Hope this response is helpful and gives you some idea of what in-house is like. It obviously will vary quite a bit from company to company, but this is just a brief overview.

User avatar
sanpiero
Posts: 574
Joined: Sat Feb 14, 2009 8:09 am

Re: what exactly is in-house counsel?

Postby sanpiero » Tue Apr 27, 2010 1:12 pm

very helpful...thank you

User avatar
dibs
Posts: 239
Joined: Tue Feb 09, 2010 2:15 pm

Re: what exactly is in-house counsel?

Postby dibs » Wed Apr 28, 2010 2:58 pm

the base pay is less than a big law firm, probably, but the benefit package is going to make up for that 100x over.

stock options ftw. so much ftw.

User avatar
danquayle
Posts: 1108
Joined: Tue Dec 09, 2008 2:12 am

Re: what exactly is in-house counsel?

Postby danquayle » Wed Apr 28, 2010 3:11 pm

romothesavior wrote:In-house counsel is a legal department within a company that handles the litigation, contract oversight, etc. within that company. Most major corporations have an in-house counsel, and some can actually be quite large. An in-house counsel for a major Fortune 500 company in my hometown (I think it is actually Fortune 30) has hundreds of lawyers and operates much like a major firm.

Typically people like to go in-house because it is less hours and more of a stable workschedule. The lawyers at the company I was referring to usually work a 8-5 schedule, with some extra hours occassionaly for big projects or time-sensitive issues (one lawyer there said he works about 50 hours a week). It is still quite hectic and fast-paced, but it is definitely nowhere near what big firms have to do. This company also has no billable hour and a very "flat" management structure, so the rat race to make partner doesn't exist. Pay for in-house is less than big firms (typically), but it is still very good. (I think the company I'm referring to is like 90k to start). From what I've heard, most in-house counsels hire big law castoffs or people with experience, but that isn't always the case.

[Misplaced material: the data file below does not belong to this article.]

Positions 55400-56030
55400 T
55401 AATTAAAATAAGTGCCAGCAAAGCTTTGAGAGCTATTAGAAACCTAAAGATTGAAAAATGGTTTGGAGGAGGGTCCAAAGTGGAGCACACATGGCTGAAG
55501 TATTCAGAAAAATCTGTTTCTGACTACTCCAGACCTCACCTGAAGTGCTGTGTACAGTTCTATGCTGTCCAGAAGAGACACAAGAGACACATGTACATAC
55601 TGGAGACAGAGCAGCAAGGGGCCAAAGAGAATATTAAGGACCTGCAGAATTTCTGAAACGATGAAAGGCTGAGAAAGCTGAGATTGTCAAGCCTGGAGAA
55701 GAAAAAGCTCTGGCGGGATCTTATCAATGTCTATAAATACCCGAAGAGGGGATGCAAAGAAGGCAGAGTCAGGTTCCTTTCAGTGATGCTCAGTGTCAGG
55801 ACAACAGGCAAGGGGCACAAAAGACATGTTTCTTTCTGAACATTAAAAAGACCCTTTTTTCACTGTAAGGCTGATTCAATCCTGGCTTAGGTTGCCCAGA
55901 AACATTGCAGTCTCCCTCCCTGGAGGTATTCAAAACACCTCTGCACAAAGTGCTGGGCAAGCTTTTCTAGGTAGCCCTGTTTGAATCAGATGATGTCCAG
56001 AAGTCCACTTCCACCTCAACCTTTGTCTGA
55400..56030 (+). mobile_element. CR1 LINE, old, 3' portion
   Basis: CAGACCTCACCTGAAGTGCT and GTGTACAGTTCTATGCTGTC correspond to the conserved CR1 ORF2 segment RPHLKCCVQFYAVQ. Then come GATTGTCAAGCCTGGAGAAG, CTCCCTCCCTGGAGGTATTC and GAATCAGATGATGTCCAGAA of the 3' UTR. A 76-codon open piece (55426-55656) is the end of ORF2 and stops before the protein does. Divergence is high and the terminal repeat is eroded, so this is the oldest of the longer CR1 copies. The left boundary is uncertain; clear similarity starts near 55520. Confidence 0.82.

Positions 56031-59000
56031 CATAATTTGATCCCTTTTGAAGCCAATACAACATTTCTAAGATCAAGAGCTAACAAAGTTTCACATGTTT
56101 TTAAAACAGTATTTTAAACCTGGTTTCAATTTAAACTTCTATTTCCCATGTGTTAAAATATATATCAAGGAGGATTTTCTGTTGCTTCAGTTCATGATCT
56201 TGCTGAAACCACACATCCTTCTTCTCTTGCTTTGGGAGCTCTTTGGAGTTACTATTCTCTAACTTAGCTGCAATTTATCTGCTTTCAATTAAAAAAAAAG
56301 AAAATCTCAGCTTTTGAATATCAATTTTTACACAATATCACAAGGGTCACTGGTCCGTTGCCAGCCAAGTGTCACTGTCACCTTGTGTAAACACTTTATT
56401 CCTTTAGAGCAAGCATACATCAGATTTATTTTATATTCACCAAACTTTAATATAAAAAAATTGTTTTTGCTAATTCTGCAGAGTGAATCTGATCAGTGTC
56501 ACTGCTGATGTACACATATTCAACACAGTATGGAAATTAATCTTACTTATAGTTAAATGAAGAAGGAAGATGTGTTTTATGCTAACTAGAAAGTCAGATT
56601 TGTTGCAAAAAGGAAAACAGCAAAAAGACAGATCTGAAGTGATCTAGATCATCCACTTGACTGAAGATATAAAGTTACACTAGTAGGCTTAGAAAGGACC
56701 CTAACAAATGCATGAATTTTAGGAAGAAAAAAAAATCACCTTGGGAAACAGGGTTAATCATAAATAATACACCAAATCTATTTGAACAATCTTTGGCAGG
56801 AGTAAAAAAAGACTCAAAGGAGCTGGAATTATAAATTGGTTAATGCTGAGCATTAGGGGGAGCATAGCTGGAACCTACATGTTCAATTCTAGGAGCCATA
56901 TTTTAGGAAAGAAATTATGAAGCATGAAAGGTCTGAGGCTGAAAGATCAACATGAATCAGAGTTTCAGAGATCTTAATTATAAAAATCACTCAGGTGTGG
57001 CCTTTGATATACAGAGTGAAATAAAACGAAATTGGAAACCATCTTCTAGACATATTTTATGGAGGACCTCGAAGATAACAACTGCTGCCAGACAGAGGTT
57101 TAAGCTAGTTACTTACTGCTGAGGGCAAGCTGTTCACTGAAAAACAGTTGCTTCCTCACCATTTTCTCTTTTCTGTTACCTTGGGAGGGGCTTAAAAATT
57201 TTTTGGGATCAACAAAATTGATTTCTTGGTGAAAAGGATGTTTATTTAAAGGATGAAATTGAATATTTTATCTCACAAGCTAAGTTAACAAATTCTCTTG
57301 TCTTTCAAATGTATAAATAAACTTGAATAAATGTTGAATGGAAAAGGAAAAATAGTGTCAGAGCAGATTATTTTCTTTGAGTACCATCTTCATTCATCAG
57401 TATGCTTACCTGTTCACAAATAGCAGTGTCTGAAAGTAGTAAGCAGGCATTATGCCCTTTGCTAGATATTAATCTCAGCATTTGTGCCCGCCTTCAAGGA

Hope this response is helpful and gives you some idea of what in-house is like. It obviously will vary quite a bit from company to company, but this is just a brief overview.


Actually, in house counsel (even large ones), rarely, if ever, handle a company's litigation. That's one of the things they almost certainly outsource. They might do litigation support, but the actual litigation they'll rarely handle. (It's just too variable and specialized in nature to justify the cost of carrying litigation lawyers.) They also sometimes outsource M&A due diligence.